## Useful Measures of Distance

A kilometer is a thousand meters (see the table "International System Prefixes"), and a light-year is the distance light travels in a vacuum during one year (exactly 299,792,458 m/sec, but commonly rounded to 300,000,000 m/sec). A light-year, therefore, is the distance that light can travel in one year, or:

299,792,458 m/sec x 60 sec/min x 60 min/hr x 24 hr/day x 365 days/yr = 9.4543 3 1015 m/yr.

For shorter distances, some astronomers use light minutes and even light seconds. A light minute is 17,998,775 km, and a light second is 299,812.59 km.The nearest star to Earth, Proxima Centauri, is 4.2 light-years away from the Sun.The next, Rigil Centaurs, is 4.3 light-years away.

An angstrom (10-10m) is a unit of length most commonly used in nuclear or particle physics. Its symbol is A.The diameter of an atom is about one angstrom (though each element and isotope is slightly different).

An astronomical unit (AU) is a unit of distance used by astronomers to measure distances in the solar system. One astronomical unit equals the average distance from the center of the Earth to the center of the Sun.The currently accepted value, made standard in 1996, is 149,597,870,691 meters, plus or minus 30 meters.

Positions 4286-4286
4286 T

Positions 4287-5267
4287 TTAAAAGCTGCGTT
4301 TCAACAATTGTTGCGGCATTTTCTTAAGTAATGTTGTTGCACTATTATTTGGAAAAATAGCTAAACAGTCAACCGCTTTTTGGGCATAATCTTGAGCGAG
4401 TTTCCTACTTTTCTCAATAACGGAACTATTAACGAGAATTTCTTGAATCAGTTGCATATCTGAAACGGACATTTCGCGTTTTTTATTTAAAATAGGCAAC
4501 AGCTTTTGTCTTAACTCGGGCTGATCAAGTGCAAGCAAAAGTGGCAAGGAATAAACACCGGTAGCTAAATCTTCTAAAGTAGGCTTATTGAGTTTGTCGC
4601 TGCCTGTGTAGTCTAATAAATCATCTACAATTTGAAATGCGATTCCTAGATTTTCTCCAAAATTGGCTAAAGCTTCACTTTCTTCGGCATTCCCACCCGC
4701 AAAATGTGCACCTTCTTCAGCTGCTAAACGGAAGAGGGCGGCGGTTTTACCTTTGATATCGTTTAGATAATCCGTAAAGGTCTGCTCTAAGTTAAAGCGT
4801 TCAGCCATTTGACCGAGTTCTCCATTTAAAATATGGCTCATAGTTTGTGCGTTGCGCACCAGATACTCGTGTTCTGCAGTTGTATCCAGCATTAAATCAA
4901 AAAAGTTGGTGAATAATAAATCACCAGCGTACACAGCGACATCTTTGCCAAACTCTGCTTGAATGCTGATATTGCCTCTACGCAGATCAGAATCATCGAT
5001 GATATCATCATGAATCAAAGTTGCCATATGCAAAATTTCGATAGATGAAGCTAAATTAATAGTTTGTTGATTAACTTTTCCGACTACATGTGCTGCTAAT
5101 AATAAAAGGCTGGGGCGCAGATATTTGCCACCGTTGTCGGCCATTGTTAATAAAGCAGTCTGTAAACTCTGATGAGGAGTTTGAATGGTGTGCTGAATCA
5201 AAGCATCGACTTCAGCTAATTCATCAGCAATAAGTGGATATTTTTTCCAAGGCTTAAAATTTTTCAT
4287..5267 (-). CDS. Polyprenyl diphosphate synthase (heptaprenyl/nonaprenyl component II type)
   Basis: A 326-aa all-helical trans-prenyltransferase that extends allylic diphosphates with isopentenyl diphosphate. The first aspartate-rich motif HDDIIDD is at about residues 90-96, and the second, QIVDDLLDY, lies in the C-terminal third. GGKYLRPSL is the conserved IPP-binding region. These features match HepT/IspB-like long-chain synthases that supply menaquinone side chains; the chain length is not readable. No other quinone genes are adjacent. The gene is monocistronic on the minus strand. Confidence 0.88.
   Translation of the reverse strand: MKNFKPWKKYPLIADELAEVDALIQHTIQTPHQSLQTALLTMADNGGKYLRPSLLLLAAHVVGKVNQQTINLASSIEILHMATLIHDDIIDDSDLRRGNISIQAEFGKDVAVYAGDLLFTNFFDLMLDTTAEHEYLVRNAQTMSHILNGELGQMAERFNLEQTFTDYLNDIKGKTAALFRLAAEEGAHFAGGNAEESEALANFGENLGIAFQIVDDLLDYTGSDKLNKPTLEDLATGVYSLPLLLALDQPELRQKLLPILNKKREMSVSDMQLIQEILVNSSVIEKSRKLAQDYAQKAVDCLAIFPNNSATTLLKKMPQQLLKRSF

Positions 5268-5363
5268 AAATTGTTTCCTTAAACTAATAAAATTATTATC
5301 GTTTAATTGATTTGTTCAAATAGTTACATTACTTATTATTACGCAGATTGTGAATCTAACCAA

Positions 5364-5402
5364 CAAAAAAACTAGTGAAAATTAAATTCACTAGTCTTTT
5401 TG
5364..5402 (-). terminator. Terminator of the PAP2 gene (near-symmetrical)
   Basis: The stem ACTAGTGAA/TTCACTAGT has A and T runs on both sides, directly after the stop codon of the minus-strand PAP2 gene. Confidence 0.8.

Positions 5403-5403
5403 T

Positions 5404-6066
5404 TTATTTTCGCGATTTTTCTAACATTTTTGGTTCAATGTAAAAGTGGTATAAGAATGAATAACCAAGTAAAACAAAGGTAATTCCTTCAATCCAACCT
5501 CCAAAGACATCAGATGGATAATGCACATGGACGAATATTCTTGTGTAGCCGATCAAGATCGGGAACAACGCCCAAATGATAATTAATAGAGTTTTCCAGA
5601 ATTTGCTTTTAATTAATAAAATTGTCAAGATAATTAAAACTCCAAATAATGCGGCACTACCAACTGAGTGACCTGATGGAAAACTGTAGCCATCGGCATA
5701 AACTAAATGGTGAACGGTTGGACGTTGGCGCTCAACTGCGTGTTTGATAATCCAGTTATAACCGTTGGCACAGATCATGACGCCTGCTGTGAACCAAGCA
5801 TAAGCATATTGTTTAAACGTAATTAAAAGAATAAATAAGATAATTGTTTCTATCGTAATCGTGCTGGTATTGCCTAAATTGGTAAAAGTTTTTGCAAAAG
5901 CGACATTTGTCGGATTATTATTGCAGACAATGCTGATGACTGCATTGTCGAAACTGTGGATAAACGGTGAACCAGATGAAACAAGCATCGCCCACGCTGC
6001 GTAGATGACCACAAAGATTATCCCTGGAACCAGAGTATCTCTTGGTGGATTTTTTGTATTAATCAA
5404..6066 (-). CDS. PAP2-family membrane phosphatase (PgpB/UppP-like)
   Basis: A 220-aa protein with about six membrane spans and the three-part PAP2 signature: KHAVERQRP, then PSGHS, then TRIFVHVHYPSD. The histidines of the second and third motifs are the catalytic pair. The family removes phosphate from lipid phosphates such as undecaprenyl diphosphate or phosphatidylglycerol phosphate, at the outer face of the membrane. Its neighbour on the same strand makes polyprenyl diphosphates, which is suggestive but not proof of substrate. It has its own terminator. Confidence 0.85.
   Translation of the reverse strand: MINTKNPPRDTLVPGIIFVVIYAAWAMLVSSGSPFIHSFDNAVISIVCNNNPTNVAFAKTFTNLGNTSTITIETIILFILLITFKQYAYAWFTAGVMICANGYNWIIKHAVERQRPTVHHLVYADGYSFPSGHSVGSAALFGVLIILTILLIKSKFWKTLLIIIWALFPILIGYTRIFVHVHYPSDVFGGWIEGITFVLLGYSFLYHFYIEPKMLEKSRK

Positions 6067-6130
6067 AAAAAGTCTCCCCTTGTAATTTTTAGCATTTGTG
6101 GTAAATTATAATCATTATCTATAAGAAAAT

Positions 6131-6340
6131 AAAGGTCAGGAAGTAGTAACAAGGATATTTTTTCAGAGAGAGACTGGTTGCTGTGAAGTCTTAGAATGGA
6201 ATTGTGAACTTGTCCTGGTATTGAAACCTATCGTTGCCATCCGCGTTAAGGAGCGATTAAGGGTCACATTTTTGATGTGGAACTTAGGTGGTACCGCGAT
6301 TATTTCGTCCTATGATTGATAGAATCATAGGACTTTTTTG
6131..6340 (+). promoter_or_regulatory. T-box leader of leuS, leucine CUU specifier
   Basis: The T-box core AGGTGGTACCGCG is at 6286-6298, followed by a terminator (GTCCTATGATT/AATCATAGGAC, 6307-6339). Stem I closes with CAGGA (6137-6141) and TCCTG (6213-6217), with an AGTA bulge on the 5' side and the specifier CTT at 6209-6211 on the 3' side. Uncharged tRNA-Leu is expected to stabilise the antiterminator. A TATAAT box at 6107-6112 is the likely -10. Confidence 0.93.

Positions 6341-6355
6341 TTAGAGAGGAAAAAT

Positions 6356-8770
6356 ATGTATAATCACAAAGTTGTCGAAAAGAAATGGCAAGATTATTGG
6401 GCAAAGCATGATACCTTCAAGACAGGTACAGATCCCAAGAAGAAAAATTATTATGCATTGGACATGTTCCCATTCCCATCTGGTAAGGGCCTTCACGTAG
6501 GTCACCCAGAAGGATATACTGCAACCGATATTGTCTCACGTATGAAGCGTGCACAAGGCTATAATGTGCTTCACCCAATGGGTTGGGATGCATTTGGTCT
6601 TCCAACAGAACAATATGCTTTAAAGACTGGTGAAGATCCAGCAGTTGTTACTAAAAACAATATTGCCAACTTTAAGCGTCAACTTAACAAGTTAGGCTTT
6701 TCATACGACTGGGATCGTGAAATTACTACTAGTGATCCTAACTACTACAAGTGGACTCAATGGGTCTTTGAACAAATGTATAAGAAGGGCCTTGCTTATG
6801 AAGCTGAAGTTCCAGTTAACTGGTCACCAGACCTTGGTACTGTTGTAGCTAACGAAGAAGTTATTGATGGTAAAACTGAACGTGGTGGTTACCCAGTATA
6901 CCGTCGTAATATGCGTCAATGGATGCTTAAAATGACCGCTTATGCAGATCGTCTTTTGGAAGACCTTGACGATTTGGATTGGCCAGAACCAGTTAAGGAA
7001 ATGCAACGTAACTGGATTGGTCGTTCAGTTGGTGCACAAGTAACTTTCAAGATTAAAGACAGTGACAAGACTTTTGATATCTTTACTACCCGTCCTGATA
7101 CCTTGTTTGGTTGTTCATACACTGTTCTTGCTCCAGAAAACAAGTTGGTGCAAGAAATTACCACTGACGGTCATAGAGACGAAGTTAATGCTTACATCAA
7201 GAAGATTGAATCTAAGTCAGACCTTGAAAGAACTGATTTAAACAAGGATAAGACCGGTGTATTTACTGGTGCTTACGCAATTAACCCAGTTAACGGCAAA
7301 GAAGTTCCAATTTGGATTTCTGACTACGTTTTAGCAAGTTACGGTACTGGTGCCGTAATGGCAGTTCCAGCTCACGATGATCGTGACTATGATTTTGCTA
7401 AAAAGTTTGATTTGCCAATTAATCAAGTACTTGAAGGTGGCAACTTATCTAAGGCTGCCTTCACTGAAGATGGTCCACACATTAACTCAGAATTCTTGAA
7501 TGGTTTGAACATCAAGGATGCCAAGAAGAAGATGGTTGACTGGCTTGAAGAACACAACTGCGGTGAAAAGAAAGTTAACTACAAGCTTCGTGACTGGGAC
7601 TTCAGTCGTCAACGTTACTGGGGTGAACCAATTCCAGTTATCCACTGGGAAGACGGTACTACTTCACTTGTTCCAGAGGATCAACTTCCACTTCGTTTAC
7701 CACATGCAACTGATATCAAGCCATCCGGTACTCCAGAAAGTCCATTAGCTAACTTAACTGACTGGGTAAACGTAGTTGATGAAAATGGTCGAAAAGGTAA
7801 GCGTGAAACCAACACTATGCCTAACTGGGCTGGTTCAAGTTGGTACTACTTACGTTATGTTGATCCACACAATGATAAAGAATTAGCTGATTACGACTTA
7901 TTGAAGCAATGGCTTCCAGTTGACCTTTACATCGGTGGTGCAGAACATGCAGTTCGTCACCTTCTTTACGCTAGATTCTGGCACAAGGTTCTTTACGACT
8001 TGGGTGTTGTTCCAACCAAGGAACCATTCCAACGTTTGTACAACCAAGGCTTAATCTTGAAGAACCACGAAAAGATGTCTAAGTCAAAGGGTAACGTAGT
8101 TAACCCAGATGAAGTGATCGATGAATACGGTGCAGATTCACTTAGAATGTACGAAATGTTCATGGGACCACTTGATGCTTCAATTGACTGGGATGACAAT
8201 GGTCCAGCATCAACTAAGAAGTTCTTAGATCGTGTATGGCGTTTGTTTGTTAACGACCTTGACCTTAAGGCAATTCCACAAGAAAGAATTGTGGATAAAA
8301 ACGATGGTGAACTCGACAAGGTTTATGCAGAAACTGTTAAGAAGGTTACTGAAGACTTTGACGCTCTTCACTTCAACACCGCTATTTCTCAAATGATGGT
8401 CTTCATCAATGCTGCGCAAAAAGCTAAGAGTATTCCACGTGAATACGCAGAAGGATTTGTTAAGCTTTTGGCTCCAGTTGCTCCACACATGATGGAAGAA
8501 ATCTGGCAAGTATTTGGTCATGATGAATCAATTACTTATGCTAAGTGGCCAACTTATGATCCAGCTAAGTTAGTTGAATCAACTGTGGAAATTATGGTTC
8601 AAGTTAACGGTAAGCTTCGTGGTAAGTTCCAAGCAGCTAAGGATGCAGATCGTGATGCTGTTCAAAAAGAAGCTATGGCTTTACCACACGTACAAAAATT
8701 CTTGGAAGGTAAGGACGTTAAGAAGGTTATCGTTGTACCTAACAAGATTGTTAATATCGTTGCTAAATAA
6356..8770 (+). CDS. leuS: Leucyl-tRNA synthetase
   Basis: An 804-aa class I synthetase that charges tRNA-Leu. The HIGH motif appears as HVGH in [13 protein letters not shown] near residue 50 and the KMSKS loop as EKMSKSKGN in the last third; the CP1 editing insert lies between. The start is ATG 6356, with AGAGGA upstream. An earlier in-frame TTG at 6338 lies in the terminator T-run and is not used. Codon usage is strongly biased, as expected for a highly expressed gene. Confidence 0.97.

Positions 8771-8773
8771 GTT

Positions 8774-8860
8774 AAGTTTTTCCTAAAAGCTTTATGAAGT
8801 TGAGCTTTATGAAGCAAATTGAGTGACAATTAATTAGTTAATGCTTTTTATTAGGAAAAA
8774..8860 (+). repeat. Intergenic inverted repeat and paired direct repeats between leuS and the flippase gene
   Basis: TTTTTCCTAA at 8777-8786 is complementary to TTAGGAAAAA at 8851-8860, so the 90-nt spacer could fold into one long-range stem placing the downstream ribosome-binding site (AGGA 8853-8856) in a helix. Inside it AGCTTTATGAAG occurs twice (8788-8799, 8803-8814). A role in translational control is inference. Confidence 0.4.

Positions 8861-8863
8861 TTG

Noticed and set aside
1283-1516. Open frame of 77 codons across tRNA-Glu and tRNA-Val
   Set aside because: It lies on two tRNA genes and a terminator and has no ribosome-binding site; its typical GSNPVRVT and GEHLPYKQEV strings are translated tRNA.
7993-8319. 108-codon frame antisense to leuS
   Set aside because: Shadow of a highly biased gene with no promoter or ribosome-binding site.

One kilometer equals 0.62 miles, and one mile equals 1.61 kilometers.

The following table gives the most commonly used of the units derived from the fundamental units above (there are many more derived units not listed here because they have been developed for specific situations and are little-used elsewhere; for example, in the metric world, the curvature of a railroad track is measured with a unit called "degree of curvature," defined as the angle between two points in a curving track that are separated by a chord of 20 meters).

Though the units are given in alphabetical order for ease of reference, many can fit into one of several broad categories: dimensional units (angle, area, volume), material properties (density, viscosity,